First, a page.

What the Buddha Taught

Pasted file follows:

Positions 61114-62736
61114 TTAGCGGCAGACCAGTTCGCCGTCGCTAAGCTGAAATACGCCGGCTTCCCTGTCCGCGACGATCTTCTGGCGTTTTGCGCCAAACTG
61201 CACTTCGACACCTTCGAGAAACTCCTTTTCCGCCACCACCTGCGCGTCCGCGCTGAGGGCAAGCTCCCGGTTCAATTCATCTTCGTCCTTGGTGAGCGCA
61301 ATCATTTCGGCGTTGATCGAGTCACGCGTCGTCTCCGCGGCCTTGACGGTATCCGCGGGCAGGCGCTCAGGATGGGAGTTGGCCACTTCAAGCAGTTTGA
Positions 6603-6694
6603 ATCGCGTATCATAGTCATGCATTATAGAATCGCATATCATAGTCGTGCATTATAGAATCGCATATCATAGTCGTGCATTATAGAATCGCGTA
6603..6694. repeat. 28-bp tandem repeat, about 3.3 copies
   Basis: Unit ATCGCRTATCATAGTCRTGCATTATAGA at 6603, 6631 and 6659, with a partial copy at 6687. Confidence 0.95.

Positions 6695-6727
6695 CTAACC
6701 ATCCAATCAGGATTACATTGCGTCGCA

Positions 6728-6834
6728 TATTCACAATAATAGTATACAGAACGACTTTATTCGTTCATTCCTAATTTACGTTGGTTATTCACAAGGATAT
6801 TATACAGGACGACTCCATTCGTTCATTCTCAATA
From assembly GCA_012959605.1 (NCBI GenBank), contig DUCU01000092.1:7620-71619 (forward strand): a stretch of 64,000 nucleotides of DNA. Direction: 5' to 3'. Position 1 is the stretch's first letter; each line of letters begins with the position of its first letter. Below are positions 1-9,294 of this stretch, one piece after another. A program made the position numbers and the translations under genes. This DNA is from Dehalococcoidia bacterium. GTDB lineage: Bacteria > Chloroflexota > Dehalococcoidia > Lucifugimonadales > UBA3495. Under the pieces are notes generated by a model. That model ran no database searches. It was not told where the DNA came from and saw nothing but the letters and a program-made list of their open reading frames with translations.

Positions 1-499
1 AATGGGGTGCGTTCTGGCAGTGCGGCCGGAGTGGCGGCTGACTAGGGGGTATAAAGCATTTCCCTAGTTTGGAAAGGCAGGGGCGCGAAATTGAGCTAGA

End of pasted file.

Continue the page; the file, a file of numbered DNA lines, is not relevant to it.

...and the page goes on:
What the Buddha TaughtA Classic Introductory Book To Buddhism, What The Buddha Taught Contains A Selection Of Illustrative Texts From The Original Pali Texts, Including The Suttas The Dhammapada The Author, Himself A Buddhist Monk Scholar, Removes A Number Of Common Misconceptions About Buddhism, Provides A Comprehensive, Compact, Lucid Faithful Account Of The Buddha S Teachings That Persistently Enjoys Great Popularity In Colleges, Universities Theological Schools Both Here Abroad For Years, Says The Journal Of The Buddhist Society, The Newcomer To Buddhism Has Lacked A Simple Reliable Introduction To The Complexities Of The Subject Dr Rahula S What The Buddha Taught Fills The Need As Only Could Be Done By One Having A Firm Grasp Of The Vast Material To Be Sifted It Is A Model Of What A Book Should Be That Is Addressed First Of All To The Educated Intelligent Reader Authoritative Clear, Logical Sober, This Study Is As Comprehensive As It Is Masterly. As strange as it may sound, many of the books I ve read on Buddhism do not actually pay much attention to Siddhartha the Gautama Buddha himself Normally the prose is driven by explanations of the concepts behind the philosophy rather than delving into its origins I ve often relied on internet searches to supplement my readings So this book begins with the beginning, and expands outwards But rather than trying to conceptualise ideas, and explain them in his own personal way as many other writers do Rahula adheres as closely as possible to The Buddha s actual words He analyses the four noble truths, the crux of Buddhist teachings, in real detail But there is not a sense of distance between the ideas and the man who formulated them it does not sound like a vague philosophy that has been watered down over the years by constant re writings it sounds credible I don t feel like I have to read between the lines and do much of the work myself to understand them Thus, the very basics of Buddhism are laid down in a very accessible way For the scholar of Buddhism, for he she who is looking deep into the way of thought, may wish to look elsewhere, as this is a beginner s manual easily the best I ve read to date I wish I d read this much sooner before attempting complex and dense works Some book I read earlier even gave me a false impression of Buddhism Simplicity is best here Though, as I ve said before, I do highly recommend the novel Siddhartha f